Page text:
Archive for July, 2011

The Monster of Holdout Spring

July 29, 2011

It was early 1969. My Boy Scout troop was in the second day of a three-day hike around Galiuro Mountain in Southern Arizona. Our progress had slowed a bit. Some of the younger boys had tender feet and were having difficulty with blisters. We stopped to treat those blisters. Boy Scouts delight in basic first aid as a survival measure.

But on a hiking trail timing is everything; and we had a specific destination. And we hiked on.

In the early evening we set camp and carefully built a fire. We made a marvelous dinner of chicken and beans and bread, and even a peach cobbler and all of this from a couple Dutch ovens. I remember the Dutch ovens because I had the duty of hiking with one in my gear. They are cast iron, and heavy.

I was the senior scout in our troop; an Eagle Scout and Order of the Arrow. And I was older than any other boy. So it was logical that I was recruited for Mr. Gaston’s scheme. Our Scout leader hatched up this idea that around the evening camp fire he would tell a scary story and when it was over I would terrify the boys making eerie noises from the darkness outside of camp.

At the appointed hour I slipped away from the troop. And Mr. Gaston engaged his tale. He told this terrible story of the monster of Holdout Spring, a Lost Dutchman-like gold miner who lost his way in the mountains and went quite mad. The monster would come out of the dark with a hatchet in his skull and a terrible claw of an arm and eat the eye-balls of young boys as his favorite meal.

Ah, it had to be scary. Here we were in the dark, in the middle of nowhere, a mountain away from civilization down in Tucson, and only the scarcest light from a sliver of the moon in a cloudless sky… and a hungry monster prowling in the darkness.

Some bit later, as the boys muddled around a dying fire always the master of timing… from the darkness I let out a baleful croak which could be nothing more than the monster himself in the dark gloom just outside of camp.

To the boy, every last one, they let out a scream and took off running.

I should take some pride in this telling, my masterful timing and the convincing scary wail I made in the night… but for this problem: The scream was not a cry of terror at all, but a war cry! And they took off running not away from me, but right at me.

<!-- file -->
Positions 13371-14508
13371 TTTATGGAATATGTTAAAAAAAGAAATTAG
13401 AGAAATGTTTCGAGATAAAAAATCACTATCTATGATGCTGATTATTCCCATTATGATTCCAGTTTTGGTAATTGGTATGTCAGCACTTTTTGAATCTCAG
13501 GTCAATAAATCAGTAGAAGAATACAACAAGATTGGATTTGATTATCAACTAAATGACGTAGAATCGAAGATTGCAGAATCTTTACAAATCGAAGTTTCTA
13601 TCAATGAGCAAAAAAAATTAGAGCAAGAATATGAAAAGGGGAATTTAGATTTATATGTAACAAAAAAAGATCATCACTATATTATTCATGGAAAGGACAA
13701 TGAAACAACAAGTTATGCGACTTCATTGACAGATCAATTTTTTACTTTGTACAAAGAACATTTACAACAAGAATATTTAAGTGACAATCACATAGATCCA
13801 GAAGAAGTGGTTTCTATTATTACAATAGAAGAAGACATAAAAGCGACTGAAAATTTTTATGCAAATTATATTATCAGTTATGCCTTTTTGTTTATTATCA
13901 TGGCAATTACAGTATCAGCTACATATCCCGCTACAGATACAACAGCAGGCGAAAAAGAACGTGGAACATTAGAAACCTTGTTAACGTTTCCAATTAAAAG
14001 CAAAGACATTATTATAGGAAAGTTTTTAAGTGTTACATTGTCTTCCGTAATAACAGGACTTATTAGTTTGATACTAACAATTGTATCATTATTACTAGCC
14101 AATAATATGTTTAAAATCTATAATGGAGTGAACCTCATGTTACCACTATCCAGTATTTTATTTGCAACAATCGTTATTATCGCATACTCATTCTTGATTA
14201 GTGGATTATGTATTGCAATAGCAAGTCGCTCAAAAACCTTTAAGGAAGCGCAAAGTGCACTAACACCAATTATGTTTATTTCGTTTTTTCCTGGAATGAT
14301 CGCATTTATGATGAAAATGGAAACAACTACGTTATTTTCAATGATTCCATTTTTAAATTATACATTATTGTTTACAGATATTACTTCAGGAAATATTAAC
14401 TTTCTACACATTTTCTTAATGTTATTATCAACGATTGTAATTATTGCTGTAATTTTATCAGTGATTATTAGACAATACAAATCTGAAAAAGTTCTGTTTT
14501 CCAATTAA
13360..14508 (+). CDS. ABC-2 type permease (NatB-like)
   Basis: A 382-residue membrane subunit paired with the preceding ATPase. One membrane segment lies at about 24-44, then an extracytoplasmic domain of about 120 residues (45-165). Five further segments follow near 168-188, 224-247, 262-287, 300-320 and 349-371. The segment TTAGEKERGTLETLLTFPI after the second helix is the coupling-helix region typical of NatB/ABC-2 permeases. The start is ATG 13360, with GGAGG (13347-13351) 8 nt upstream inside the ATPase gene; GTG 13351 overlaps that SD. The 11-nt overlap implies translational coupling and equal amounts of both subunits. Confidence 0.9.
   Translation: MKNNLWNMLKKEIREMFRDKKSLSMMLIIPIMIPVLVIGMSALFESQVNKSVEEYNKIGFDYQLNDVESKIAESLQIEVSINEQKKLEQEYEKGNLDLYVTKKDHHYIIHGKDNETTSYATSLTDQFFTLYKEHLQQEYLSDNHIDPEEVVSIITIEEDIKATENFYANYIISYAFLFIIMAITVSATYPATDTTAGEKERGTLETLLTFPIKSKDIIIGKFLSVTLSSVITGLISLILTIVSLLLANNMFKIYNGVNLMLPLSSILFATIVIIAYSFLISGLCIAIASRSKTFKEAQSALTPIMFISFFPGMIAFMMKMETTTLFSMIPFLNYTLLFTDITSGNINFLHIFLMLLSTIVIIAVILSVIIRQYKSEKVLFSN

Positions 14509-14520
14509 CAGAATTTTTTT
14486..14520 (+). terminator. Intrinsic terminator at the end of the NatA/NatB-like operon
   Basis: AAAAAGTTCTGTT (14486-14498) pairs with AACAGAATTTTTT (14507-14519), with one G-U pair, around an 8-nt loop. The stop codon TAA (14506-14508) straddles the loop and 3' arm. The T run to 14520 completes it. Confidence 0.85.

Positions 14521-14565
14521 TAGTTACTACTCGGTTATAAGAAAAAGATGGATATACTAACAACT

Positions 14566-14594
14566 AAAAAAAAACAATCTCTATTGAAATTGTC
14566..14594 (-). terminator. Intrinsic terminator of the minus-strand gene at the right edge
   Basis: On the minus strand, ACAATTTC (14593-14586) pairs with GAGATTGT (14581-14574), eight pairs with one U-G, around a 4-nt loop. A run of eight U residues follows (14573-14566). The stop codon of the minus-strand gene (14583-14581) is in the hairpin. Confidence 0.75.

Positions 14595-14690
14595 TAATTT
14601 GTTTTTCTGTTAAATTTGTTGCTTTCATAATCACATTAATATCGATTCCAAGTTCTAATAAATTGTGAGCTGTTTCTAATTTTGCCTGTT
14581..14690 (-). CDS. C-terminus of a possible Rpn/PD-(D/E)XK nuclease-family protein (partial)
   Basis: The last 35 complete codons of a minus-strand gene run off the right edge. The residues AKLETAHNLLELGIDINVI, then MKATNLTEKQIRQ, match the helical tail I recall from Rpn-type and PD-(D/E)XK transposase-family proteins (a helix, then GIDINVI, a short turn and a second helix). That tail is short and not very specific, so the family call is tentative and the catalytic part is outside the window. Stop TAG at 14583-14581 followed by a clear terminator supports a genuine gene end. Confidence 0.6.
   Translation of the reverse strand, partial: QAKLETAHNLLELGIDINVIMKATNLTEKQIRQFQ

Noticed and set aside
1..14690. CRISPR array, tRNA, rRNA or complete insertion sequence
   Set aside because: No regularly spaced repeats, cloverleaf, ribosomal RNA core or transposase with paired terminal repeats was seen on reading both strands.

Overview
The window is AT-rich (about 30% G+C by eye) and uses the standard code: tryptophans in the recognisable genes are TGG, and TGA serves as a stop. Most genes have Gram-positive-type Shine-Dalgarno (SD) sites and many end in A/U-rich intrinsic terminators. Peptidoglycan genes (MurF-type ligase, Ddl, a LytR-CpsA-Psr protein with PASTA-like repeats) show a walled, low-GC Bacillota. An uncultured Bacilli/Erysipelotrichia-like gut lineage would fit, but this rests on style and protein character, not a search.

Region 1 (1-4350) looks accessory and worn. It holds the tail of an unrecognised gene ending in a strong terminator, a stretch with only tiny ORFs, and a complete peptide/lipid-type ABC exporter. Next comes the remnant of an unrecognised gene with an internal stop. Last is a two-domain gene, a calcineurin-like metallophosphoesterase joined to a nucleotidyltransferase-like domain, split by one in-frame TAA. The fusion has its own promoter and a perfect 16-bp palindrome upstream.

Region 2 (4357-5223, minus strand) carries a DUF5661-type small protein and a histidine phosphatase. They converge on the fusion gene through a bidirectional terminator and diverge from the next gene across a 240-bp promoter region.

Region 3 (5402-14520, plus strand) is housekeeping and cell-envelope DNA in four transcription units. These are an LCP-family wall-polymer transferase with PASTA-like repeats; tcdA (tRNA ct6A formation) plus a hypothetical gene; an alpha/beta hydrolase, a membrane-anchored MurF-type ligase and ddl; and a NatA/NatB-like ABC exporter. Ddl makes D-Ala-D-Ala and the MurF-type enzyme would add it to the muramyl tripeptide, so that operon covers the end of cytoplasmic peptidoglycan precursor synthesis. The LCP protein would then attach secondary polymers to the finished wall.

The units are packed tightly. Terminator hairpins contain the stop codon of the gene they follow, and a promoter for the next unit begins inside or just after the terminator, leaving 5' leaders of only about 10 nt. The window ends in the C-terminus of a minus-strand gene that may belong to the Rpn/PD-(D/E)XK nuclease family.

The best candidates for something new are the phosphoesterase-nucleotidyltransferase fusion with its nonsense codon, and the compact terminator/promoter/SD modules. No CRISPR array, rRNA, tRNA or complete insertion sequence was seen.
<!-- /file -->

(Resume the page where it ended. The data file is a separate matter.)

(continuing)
They were armed, by the way, these boys. Rocks are plentiful in the mountain and most of them had walking sticks made from the stalk of the century plant[1]. I ran clambering in the darkness, scarcely able to see my footing, a fugitive with missiles and spears whizzing by me and not always missing.

It took me maybe ten minutes to lose them. It felt more like two hours. And for a time I truly feared for my life and was the only one anywhere’s near Rincon Peak who was actually terrified.

I don’t remember much more about the night. It was more than forty years ago after all. But I do remember this. One of the boys reported to me later in camp that… “We nearly got him!”

Lordy mercy, I guess they did.

In Particular

Never fire over any one, even if he what is called ‘ducks,’ or stoops to allow of your doing so. A keeper or beater should never be encouraged in, or allowed to ‘duck’ or stoop; the practice is a bad one, and should be for ever discountenanced. If no one fired over a ducked body the habit would soon fall into disuse. Sportsmen and others would do well to bear in mind that an accident deprives the injured man from earning his livelihood, and the poor wife and children suffer: better to forego taking a shot for safety sake and let the bird escape for another day than run any risk. This should be made a hard-and-fast rule.

From Hints on the Use and Handling of Firearms Generally, and the Revolver in Particular
Lieut. H. Onslow Curling ~ 1885


Questions comments & impassioned speeches to Bud Houston The Country Dream web store is up and running. Be sure to check out my distance training series: The Jokers Notebook; an (inexpensive) elaboration and improvement on the work I did in Go the Distance.

[1]  Some care should be taken when harvesting the stalk of a century plant as a walking stick. Hornets will drill a hole in the stalk and lay their eggs there; and the young hornets will eat the pulp of the stalk as their first meals in life. So, always shake the stalk first. If it does not erupt in an angry buzz, it is safe to break away from the plant.

Ratoza’s Exc JWW

July 28, 2011

On July 15, 2011, AKC judge Paula Ratoza put up the following JWW course at Cleveland All Breed Dog Training Club, in Cleveland, OH.

An interesting note about this course is that it has no crossing patterns; that is, the dog’s path never crosses itself (if the dog has actually been directed to follow the numbers). As such, the course is a complete serpentine. It reminds me of Stuart Mah’s old “oscillation” exercise. I managed three Front Crosses and a single Rear Cross with Kory. This was his first Q in Excellent and he handily won his class.